Umbilical hernias in children and Paraumbilical hernias in adults are treated differently. In children even the relatively large Umbilical Hernias rarely cause any trouble and close off on their own at about 4 years of age. If they persist then surgery is appropriate.
In Adults not all Para Umbilical Hernias need treatment but sometimes surgery is the only treatment possible. Surgery can be open surgical with an incision which is appropriate to the size of the hernia. Laparoscopic surgery is also used to treat these hernias and general anaesthesia is required unless it is a very small hernia.
Epigastric and Ventral Hernias
Epigastric hernias are not uncommon. They may appear as a lump above the umbilicus and below the notch in the middle of the lower margin of the rib cage. (Zyphi sternum) Divarication is usually due to a separation of the two muscle bands (Rectus abdominis) that run on either side of the umbilicus. This is also sometimes called a Ventral hernia and can be present from birth although it may become more prominent with weight gain.
Epigastric hernias can often be symptomless but most patients will seek treatment as they do not like the lump or may have some discomfort.
Divariication of recti usually doesn’t cause any symptoms and can be left alone but if there is an associated epigastric hernia, then surgery is appropriate.
Open surgery is usually a very simple procedure for this and it is done under General anaesthetic although a local anesthetic may also be appropriate for some patients. It involves a small incision over the hernia to close the defect and it may or may not require a nylon mesh to strengthen the repair. It is a day case procedure and return to normal work should be possible within one week but heavy lifting etc should be avoided for another two to three weeks.
Incisional hernias are fairly common following previous abdominal surgery and they are especially prevalent if healing of the wound was complicated by infection. They are also more common following emergency surgery. The site of the hernia depends on the site of the operative scar.
Some incisional hernias are not troublesome and if so they can be left alone. They are often unsightly but a majority of these get larger with time and can become symptomatic or cause strangulation. Incisional hernias come in all sizes and shapes and they can keep enlarging. Only parts of the incisional hernia may be painful. When they are large, pain may also occur elsewhere eg back pain as the bowels that get into the sacs pull on its attachments. Therefore, pain may be prominent when you are upright and is relieved when lying down. These symptoms can make you less active and gradually affect your health and make you put on weight. Pain is not related to the size. Occasionally you may not even see a bulge but have pain related to a previous incision. It is best to get it checked by a doctor or a surgeon who may request an ultrasound scan or a herniagram to detect a small hernia.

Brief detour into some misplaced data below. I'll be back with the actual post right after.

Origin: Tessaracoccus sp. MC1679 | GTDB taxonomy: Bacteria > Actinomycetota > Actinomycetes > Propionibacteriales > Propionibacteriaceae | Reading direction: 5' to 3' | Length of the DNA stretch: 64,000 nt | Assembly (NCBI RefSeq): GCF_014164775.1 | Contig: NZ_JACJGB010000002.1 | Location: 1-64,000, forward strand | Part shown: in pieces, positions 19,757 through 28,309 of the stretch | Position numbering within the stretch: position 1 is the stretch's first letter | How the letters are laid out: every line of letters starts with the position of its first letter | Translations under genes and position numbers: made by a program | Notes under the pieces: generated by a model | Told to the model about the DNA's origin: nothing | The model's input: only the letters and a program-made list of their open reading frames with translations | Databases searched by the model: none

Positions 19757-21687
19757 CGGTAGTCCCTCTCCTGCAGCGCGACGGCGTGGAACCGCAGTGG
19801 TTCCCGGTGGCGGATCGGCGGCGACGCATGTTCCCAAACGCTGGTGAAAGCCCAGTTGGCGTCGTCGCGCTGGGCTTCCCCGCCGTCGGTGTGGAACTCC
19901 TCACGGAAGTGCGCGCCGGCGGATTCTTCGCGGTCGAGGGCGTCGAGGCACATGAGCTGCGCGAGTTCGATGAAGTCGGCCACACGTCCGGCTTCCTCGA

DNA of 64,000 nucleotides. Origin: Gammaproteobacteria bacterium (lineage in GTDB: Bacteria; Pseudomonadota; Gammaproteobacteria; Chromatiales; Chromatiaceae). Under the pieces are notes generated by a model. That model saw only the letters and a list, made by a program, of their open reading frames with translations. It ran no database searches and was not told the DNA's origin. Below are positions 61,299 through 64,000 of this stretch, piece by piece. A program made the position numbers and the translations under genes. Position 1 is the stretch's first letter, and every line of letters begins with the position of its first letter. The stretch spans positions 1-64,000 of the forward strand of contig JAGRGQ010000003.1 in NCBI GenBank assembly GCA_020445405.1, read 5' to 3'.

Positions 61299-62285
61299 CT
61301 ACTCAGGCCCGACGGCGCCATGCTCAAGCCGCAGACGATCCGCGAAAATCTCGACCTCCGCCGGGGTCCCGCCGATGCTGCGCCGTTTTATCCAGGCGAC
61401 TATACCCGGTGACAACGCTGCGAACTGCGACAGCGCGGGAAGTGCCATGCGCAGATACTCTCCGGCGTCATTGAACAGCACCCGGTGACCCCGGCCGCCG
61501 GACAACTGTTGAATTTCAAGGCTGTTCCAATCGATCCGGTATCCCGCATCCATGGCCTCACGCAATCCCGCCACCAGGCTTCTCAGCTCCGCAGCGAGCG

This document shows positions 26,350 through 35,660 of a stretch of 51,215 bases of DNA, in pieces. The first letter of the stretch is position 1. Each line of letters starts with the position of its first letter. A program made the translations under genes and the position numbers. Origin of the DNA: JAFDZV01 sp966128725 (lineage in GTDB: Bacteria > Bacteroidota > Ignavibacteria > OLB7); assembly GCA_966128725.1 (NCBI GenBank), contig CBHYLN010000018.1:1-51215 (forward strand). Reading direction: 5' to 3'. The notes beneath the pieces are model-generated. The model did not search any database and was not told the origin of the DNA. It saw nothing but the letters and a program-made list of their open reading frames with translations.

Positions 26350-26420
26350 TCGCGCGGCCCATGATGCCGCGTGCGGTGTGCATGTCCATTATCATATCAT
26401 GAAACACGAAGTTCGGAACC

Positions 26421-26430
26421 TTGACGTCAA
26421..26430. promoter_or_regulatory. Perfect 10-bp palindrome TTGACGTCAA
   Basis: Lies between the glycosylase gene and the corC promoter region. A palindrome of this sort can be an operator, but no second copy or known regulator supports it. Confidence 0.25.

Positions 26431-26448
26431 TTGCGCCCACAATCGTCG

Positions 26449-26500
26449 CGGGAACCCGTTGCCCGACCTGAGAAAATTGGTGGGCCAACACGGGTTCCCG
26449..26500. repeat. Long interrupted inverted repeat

Incisional hernias can be dangerous as they can cause strangulation and bowel obstruction. They may also be associated with internal adhesions and in these situations emergency surgery is required. Repair of incisional hernias in such emergency situations are prone to recurrent incisional hernia formation and part of the bowel may also need to be removed..
Treatment is usually surgical and smaller incisional hernias are easily corrected with open surgery usually as a day case procedure. Sometimes it may be possible to consider treatment through laparoscopic or key hole surgery. It is best to try and lose excess weight before surgery. A common technique is to close the defect and secure the weakened area of the abdominal wall with a synthetic mesh. Rarely it may be necessary to repair the abdominal wall with a procedure called Abdominal wall reconstruction.
Sportsmen often report painful groins. A sports hernia is one of the causes of groin pain which persists or recurs after other treatments such as physiotherapy fails to resolve the symptoms. Often a bulge may not be detected and an ultrasound scan maybe required for diagnosis. The hernia is due to a small defect in stretched tissues through which a lump of fat may protrude especially during exercise.
The surgeons may advise repair usually after a course of physiotherapy. Treatment is usually similar to the repair undertaken for Inguinal hernia with the insertion of a nylon mesh to strengthen the weakened tissues.
For more information or to make an enquiry please telephone us on 0115 684 8929 or complete our online enquiry form.